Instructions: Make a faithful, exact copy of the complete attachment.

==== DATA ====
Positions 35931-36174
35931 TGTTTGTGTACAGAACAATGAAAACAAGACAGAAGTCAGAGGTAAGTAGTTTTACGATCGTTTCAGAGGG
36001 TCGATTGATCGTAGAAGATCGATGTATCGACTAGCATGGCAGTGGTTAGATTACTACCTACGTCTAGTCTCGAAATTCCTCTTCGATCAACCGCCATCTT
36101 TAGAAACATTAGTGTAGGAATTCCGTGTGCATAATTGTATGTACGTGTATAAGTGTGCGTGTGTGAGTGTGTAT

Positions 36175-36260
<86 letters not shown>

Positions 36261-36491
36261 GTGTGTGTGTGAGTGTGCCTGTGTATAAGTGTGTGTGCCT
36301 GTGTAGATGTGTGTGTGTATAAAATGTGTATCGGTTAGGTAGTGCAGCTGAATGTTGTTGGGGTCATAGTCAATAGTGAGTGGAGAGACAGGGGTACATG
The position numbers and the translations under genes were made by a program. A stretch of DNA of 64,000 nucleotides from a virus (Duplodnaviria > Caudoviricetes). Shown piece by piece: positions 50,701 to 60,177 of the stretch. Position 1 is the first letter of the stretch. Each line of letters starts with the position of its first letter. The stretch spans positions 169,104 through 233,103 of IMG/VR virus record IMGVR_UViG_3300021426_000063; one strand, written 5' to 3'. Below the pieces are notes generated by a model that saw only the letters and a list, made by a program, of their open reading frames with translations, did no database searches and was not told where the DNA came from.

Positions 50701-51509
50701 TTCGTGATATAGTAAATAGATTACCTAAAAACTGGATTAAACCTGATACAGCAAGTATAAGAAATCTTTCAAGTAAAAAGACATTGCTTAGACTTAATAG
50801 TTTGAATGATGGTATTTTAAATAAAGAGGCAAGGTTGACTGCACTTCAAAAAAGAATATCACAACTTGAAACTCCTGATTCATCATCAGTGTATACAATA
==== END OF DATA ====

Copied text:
Positions 35931-36174
35931 TGTTTGTGTACAGAACAATGAAAACAAGACAGAAGTCAGAGGTAAGTAGTTTTACGATCGTTTCAGAGGG
36001 TCGATTGATCGTAGAAGATCGATGTATCGACTAGCATGGCAGTGGTTAGATTACTACCTACGTCTAGTCTCGAAATTCCTCTTCGATCAACCGCCATCTT
36101 TAGAAACATTAGTGTAGGAATTCCGTGTGCATAATTGTATGTACGTGTATAAGTGTGCGTGTGTGAGTGTGTAT

Positions 36175-36260
<86 letters not shown>

Positions 36261-36491
36261 GTGTGTGTGTGAGTGTGCCTGTGTATAAGTGTGTGTGCCT
36301 GTGTAGATGTGTGTGTGTATAAAATGTGTATCGGTTAGGTAGTGCAGCTGAATGTTGTTGGGGTCATAGTCAATAGTGAGTGGAGAGACAGGGGTACATG
The position numbers and the translations under genes were made by a program. A stretch of DNA of 64,000 nucleotides from a virus (Duplodnaviria > Caudoviricetes). Shown piece by piece: positions 50,701 to 60,177 of the stretch. Position 1 is the first letter of the stretch. Each line of letters starts with the position of its first letter. The stretch spans positions 169,104 through 233,103 of IMG/VR virus record IMGVR_UViG_3300021426_000063; one strand, written 5' to 3'. Below the pieces are notes generated by a model that saw only the letters and a list, made by a program, of their open reading frames with translations, did no database searches and was not told where the DNA came from.

Positions 50701-51509
50701 TTCGTGATATAGTAAATAGATTACCTAAAAACTGGATTAAACCTGATACAGCAAGTATAAGAAATCTTTCAAGTAAAAAGACATTGCTTAGACTTAATAG
50801 TTTGAATGATGGTATTTTAAATAAAGAGGCAAGGTTGACTGCACTTCAAAAAAGAATATCACAACTTGAAACTCCTGATTCATCATCAGTGTATACAATA